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Updated: Jan 7, 2021

Another one of my absolute favourite films I had COMPLETELY forgotten about until about a week ago. Watching Armando Iannucci’s the Death of Stalin on iPlayer, with my eyes a-popping at Jason Isaacs’ characterisation of the psychopathic Field Marshall Zhukov as a gruff bluff no-nonsense Northerner (I could happily watch him chucking off his coat on a loop all day) I suddenly remembered the other military gruff bluff no-nonsense Northerner I first knew him as - namely the Colonel in Whitfield’s fairly unique supernatural comedy drama Skeletons. Based largely upon the activities of the troubled Davis and the more personable Bennett, a pair of sort of psychic investigators (the skeletons of the title are the figurative ones they find in their clients' wardrobes), the Colonel is their boss, dishing out assignments and intervening when an important case appears to be going off the rails due to the inconvenient positioning of a corpse road. It’s the kind of film where it helps to just go along with the supernatural goings on, but for me it’s a complete success down to the excellent and wholly convincing cast, particularly Andrew Buckley as the mild mannered Bennett, who kind of brings the whole thing together for me. It’s definitely a flight of fancy but never whimsical, and having watched it recently it’s funnier than I remember (I never thought of it as a comedy, though it is billed as such) and perhaps warmer though it has a kind of desperate longing borne of the tragedy of never really knowing what’s going on in someone else’s head. It seems to have been woefully largely forgotten, even by its biggest fans it turns out (ie me) and is quite hard to track down to stream, though the DVD is available on Amazon and you can buy the movie on YouTube. I finished the bulk of this illustration at midnight last night and I’ve been tweaking it ever since. I’m not hugely delighted with it (it’s too crowded, it looks too much like the film poster, the perspective’s a bit off etc etc) but keeping in the spirit of the #100ghosts project, I am going to post it anyway despite my reservations.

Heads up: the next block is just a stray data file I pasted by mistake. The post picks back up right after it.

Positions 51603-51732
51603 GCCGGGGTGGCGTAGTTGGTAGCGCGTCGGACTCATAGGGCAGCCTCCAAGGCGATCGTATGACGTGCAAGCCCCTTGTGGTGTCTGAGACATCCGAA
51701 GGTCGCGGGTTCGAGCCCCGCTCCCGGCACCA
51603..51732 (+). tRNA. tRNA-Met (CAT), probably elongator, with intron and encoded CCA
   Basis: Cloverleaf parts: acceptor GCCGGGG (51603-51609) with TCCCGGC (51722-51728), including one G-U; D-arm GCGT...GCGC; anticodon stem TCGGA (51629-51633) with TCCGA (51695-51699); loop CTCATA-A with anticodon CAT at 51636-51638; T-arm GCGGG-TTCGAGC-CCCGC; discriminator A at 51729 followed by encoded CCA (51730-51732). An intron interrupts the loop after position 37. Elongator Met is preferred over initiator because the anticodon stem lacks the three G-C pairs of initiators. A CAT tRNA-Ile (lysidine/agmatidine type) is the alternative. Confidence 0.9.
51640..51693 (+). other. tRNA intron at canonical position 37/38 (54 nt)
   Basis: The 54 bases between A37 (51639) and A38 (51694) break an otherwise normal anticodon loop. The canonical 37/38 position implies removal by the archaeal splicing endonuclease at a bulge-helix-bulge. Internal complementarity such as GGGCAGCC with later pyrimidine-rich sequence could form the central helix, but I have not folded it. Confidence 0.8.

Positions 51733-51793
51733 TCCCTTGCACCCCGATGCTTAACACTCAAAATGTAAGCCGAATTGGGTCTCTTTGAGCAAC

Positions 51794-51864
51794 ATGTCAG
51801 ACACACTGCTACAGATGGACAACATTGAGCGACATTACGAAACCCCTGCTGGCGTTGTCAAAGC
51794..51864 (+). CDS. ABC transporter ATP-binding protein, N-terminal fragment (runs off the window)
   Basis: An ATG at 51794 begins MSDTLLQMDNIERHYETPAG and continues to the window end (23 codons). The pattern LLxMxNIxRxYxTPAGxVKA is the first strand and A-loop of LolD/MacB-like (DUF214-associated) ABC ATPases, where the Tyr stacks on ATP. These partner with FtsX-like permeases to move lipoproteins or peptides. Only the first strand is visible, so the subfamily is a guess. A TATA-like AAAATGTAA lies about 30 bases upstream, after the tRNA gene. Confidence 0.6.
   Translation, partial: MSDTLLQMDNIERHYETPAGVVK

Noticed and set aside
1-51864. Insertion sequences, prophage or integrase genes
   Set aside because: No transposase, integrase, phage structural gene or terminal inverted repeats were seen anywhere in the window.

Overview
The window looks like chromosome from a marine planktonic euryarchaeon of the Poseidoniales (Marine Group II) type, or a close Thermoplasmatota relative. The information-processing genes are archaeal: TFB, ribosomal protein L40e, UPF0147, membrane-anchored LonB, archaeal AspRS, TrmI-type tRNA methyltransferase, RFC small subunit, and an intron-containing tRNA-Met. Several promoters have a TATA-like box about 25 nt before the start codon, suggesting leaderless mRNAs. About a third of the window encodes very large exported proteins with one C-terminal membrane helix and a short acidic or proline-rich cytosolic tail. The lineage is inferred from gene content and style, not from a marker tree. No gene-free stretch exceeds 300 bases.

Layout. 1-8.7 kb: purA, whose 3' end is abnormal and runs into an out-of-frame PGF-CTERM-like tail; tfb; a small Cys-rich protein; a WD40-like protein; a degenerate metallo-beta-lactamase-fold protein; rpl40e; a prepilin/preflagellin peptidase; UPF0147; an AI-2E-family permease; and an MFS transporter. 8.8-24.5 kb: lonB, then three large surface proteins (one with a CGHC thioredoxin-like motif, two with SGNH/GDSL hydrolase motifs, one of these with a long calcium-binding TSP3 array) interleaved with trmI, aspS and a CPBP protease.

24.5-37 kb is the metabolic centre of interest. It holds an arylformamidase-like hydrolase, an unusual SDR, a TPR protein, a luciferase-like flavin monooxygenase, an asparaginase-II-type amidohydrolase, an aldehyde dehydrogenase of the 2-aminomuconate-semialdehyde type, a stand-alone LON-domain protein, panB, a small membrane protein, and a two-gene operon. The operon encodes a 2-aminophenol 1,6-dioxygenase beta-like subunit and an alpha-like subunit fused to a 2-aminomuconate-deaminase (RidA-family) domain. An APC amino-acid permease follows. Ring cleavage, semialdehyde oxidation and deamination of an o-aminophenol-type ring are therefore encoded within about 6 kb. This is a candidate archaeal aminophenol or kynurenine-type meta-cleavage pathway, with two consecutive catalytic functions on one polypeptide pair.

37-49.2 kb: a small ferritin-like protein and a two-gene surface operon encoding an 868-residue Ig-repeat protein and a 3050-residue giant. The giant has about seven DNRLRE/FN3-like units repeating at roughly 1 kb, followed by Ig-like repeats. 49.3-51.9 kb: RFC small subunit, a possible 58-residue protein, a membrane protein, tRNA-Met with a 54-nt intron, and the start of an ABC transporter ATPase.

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This, the second of the Dark is Rising series by Susan Cooper, tells the story of seventh son of a seventh son Will Stanton who discovers on his eleventh birthday, also the Winter solstice, that he is the last of the Old Ones, a select band of mystical beings charged with fending off the forces of Darkness. It’s a densely atmospheric fantasy and I haven’t come near to comprehensively capturing the story in this illustration, and would love to do more. But I liked the elemental nature of the rooks attacking the Walker, and it gave me the excuse to draw another tree.

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School Run

A few years back I did an access course at Exeter College, with a view to going on to do an art degree. The degree never happened but the access course itself was a catalyst. I'd all but abandoned any artistic notions I might have had as an arrogant and v annoying youth and was living in a dreadful hovel on the top of a draughty hill in Devon when I started to think that I should maybe start drawing stuff again. The course was a largely enjoyable, quite intense arty gauntlet which took in a bit of most visual art disciplines. My favourite remained boring old drawing, but I also got to do an awful lot of photography, using a variety of cameras exploring a wide range of styles. I had previous experience in a dark room having been taught how to develop photos as a teenager slightly mysteriously by my dad who seems to know how to do about 80% of everything. But I'm not naturally suited to the darkroom. I've got little patience with tweaking exposures and test prints and all that guff, hence the pictures I took as a kid were largely technically dreadful. Under the scrutiny of a tutor things slightly improved and although I knew I was never going to become a great photographer I could see how using photography, especially using film, could really lend itself to my drawing. The other day I was clearing out my studio, and as it happens and in the interests of transparency I did not find the photographs stashed away but it made me think about them. I found the tin can I had made as part of a book cover for William Boyd's brilliant novel Any Human Heart which set me off on a quest to find the photograph I had taken of it.

I can't find it, and having found the contact sheets, think I may have been underwhelmed by the final result but I did find lots of the other photos I took and printed. They were all taken in 2015-16 in mid Devon. Here are a few - they are technically pretty dreadful as I am far too slapdash but I think some of them are pretty nice images. I'm really not sure how interesting they would be to anyone else, I can't be nearly objective enough about them but I thought they were sort of indicative of where I was going style wise, and where I've ended up.

Steps, Fingle Bridge

Two trees in the small field

Outbuildings, which I turned into a Lino print

Dudders in the wood, Fingle Bridge

Path through the wood, Fingle Bridge

Edith and a chicken

Edith's tree

Edith's Emu

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